I think Trump, for all that he is and all that he isn’t, even he understood the power. He understood the force, but I don’t think he knew exactly how to lead them. I think they have a mind of their own. And I think a lot of what Trump did was to appeal, and to hope to appeal, to a group of people that were obviously his people, as he says, but had a mind and a mindset of their own. And I think that’s something that Republican leadership didn’t know until right around January 6, when they saw what happened and all of a sudden, there they were. And they realized the position they put themselves and their party in.

DEADLINE: Another anecdote Farah had is of going in to the Oval Office after the 2020 election, and Trump said, ‘Can you believe I lost?’ She has shared that on CNN. Do you know if she shared that with the January 6 committee, because that has actually been a point, of whether Trump actually believed some of these election claims?

KIRK: She’s been interviewed extensively by the committee, and I have to believe that if she said it to us and said it on CNN, she has said she said it to them. And I have a feeling also that she’s not the only one.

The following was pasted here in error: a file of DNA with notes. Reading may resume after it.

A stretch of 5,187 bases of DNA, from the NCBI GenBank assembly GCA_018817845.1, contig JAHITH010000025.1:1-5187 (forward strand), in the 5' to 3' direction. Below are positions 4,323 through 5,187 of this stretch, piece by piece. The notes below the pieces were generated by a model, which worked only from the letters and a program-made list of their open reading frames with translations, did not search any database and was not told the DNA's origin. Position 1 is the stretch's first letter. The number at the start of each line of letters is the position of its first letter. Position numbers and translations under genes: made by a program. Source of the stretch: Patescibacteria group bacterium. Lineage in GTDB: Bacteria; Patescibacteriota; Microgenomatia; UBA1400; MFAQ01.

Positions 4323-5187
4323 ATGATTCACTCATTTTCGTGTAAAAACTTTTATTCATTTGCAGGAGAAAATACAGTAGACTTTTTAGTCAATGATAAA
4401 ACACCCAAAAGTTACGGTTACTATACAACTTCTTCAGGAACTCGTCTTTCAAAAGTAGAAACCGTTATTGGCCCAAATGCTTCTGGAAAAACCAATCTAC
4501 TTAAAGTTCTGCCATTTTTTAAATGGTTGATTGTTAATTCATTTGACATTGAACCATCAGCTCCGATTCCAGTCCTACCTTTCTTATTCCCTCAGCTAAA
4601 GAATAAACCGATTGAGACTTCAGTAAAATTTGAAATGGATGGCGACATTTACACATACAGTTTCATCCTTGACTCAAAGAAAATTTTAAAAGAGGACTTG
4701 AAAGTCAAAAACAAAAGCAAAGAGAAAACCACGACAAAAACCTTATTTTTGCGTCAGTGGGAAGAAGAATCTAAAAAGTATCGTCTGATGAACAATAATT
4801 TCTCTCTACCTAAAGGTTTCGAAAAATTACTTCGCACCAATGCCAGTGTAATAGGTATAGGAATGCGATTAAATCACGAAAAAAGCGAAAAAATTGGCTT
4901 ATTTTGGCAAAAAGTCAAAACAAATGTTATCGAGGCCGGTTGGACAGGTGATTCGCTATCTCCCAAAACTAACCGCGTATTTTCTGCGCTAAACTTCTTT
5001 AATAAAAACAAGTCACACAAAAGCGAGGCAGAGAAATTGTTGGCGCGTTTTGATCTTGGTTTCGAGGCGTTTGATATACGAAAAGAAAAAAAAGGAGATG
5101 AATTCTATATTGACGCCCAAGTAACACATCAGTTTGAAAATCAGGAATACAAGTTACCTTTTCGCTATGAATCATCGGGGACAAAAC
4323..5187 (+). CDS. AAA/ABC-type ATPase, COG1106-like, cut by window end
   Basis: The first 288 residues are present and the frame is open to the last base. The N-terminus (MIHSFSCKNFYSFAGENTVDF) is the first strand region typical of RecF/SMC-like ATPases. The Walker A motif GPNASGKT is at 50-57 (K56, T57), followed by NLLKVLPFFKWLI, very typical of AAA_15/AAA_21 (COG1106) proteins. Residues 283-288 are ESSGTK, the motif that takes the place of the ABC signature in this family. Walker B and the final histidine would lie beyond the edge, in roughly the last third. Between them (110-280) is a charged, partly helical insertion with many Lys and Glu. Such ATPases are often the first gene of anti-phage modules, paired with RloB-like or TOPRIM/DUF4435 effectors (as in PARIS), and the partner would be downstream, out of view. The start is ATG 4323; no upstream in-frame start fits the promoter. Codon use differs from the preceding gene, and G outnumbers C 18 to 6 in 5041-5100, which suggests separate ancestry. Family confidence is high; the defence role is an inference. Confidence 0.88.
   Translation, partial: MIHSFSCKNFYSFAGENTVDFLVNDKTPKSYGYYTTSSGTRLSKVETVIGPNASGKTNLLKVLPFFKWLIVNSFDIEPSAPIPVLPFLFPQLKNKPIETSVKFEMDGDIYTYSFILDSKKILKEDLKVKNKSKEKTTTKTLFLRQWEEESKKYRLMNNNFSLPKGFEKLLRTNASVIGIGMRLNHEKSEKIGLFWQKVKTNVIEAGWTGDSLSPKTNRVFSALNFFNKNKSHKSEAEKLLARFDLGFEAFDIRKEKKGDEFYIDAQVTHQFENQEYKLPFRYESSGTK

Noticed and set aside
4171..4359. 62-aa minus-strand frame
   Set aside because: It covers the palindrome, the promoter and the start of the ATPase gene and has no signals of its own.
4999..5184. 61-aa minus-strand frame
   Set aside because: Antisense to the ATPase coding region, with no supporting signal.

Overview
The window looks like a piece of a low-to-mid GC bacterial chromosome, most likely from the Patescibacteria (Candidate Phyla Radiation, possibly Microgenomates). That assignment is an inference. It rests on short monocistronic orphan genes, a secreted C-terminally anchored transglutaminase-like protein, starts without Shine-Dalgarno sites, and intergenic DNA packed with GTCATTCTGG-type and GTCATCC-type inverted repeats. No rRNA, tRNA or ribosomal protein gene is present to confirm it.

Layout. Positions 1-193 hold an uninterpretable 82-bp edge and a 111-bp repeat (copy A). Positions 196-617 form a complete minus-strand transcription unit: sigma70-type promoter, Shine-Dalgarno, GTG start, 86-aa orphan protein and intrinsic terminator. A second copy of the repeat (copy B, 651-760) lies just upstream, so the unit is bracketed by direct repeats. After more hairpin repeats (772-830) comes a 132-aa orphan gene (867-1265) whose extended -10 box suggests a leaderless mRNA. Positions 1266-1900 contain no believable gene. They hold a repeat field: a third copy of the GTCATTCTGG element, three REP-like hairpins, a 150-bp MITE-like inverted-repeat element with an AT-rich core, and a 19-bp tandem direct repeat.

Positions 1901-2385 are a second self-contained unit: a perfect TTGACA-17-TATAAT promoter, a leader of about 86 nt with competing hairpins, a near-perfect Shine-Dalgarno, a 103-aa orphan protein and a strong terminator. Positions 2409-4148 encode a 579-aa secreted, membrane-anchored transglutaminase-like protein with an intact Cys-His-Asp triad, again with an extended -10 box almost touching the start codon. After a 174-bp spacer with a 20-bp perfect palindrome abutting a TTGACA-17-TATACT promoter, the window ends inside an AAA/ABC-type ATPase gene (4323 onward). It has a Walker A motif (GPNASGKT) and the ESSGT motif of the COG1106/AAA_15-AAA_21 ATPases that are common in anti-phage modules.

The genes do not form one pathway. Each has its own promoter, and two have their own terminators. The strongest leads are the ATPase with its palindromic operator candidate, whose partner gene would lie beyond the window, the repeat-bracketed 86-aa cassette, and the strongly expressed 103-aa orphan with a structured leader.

DEADLINE: To what extent did you reach out to the Trump team? If there is one Trump loyalist in the film, it is Corey Lewandowski.

KIRK: We’ve done a lot of the Trump people in all of our films. We’ve done Steve Bannon, all the usual spokespeople and some not. And some said no. Not the usual crowd said no, but some that we really wanted. General [John] Kelly, [Mark] Meadows. For obvious reasons, they’re testifying and they didn’t want to do it. And in a funny way, we’ve heard from them. You know what they’re going to say. And my test was if we thought [it would add to the project] let’s do it, and if they tell the truth, we’ll use it, and if they don’t tell the truth, we won’t use it. Because we know what the truth is. … So if they if they don’t tell us the truth, the film is about lying, and there’s been plenty of that. Let’s try to avoid that. And let’s go up a little higher. Let’s go to 30,000 feet or 20,000 feet and not get down into the the mudslinging again.